top of page

The environmental agenda - December 2023

EU sets methane emission limit on fossil fuel imports

Methane is the second largest cause of climate change after carbon dioxide and in the short term it is a much bigger driver of temperature rise. So a rapid reduction of methane emissions over the current decade, is critical in order to achieve the goal of avoiding severe climate change.

The European Union has reached an agreement on a law that sets limits on methane emissions in Europe's oil and coal imports from 2030, putting pressure on international suppliers to reduce emissions of this gas that is a major contributor to global warming.

The regulation also introduces new requirements for the oil, gas and coal sectors, which are now required to measure, report and verify methane emissions according to an EU Council statement.

The agreement requires oil and gas producers in Europe to identify and repair methane leaks in their operations and also significantly limits the situations where companies deliberately burn or release unnecessary methane into the atmosphere.(Source)

For the first time in history, the temperature has exceeded the Paris Agreement limit.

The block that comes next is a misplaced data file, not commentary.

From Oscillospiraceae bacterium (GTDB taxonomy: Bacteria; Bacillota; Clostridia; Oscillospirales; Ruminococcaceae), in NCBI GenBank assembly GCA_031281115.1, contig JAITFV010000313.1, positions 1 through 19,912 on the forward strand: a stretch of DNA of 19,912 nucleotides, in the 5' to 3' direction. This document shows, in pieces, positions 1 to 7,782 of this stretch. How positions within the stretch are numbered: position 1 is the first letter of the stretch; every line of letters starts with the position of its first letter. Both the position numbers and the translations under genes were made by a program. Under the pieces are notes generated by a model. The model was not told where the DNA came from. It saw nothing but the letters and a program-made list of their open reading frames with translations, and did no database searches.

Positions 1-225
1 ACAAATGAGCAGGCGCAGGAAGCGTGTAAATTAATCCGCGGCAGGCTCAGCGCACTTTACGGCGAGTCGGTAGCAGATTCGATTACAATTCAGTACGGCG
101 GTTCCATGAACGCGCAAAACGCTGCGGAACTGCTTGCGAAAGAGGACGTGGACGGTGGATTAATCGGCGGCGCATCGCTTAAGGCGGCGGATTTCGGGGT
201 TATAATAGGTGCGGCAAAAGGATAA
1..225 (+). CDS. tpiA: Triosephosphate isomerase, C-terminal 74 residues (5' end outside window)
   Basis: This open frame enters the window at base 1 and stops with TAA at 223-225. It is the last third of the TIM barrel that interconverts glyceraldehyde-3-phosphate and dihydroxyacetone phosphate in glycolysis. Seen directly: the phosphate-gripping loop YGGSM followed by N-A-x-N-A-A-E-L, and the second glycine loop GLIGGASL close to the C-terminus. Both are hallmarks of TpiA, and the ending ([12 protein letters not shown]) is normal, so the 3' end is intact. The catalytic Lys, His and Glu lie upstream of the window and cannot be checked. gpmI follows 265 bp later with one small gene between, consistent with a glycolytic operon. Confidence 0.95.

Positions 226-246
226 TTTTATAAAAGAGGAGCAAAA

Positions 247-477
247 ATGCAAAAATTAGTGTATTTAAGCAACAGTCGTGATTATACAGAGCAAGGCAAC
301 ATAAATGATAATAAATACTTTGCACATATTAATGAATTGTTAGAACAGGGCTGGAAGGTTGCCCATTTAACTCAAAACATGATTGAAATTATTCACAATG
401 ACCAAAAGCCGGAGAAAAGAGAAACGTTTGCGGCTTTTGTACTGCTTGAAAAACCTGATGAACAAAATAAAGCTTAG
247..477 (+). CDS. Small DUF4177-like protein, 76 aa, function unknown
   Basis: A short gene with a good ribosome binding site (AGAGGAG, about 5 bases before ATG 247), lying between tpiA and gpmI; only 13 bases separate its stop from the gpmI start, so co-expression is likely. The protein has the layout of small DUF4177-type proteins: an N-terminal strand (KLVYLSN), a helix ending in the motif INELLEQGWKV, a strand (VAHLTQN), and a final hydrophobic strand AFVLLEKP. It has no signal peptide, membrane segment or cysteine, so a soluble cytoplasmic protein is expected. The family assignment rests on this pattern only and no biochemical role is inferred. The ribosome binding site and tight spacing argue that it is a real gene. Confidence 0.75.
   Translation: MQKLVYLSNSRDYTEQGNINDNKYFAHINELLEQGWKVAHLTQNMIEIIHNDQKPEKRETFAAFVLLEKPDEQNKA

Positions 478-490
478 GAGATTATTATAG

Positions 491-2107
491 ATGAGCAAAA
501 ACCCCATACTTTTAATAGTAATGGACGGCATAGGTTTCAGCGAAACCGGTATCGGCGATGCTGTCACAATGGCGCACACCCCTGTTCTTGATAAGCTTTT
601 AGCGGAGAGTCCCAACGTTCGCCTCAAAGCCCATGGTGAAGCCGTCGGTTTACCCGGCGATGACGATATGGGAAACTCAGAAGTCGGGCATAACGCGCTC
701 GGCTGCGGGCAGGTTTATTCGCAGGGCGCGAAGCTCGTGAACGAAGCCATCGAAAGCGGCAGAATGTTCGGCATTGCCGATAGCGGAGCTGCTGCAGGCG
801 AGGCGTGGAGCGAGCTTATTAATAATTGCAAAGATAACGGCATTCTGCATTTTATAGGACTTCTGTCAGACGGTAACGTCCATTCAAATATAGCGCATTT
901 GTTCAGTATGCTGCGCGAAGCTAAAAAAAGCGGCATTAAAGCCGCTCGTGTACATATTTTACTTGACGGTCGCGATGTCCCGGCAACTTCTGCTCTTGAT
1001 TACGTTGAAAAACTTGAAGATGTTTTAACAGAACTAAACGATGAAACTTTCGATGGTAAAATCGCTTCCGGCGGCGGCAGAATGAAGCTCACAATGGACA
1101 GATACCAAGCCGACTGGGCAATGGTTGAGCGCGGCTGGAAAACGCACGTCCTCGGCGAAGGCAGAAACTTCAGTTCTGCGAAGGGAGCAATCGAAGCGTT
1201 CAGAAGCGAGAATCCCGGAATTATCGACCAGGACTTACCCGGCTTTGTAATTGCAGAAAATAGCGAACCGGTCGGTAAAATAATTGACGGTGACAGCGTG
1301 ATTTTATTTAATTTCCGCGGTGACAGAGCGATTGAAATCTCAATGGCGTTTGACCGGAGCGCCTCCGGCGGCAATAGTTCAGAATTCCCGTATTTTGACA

Daily Global Air Temperature Anomaly

For the first time, the global average temperature was on Friday, 17 November, more than 2 degrees Celsius above the seasonal average temperature of the pre-industrial era, i.e. above the Paris Agreement's upper limit for one day, the European observatory Copernicus announced.

The agreement, signed in 2015 following the UN climate summit COP21, aims to "keep the global average temperature increase well below 2 degrees Celsius above pre-industrial levels" and to continue efforts "to limit the temperature increase to 1.5 degrees Celsius above pre-industrial levels".

Now the climate is believed to have warmed by about 1.2 degrees Celsius more than in the period 1850-1900. (Source)

ECB fines 20 banks for inadequate climate risk management

The European Central Bank has contacted some 20 banks, warning that it will impose fines if they do not address their weaknesses in climate risk management.

The imposition of fines signals an escalating reaction from the ECB as it runs out of patience with banks that are delaying in adapting to climate change.

The ECB has repeatedly reported that banks are not doing enough to prepare for the impact of extreme weather events on their assets or for the risk of their customers with a large carbon footprint being forced to close down.

This is the latest indication that authorities in the European Union are increasing pressure on the financial industry to improve its approach to environmental, social and governance (ESG) risks. (Source)

At E-ON INTEGRATION, we are following developments and our goal is to quantify all issues, such as risks, opportunities and metrics, arising from the energy and climate crisis in a most accurate manner. As part of our work we assess the economic impact of these risks/opportunities and provide a clear picture of the resilience of the business model and strategy of the stakeholder based on the climate scenarios.

Our entire methodology is fully based on RiskClima, our innovative IT tool, which uses data from both internal and external databases.


bottom of page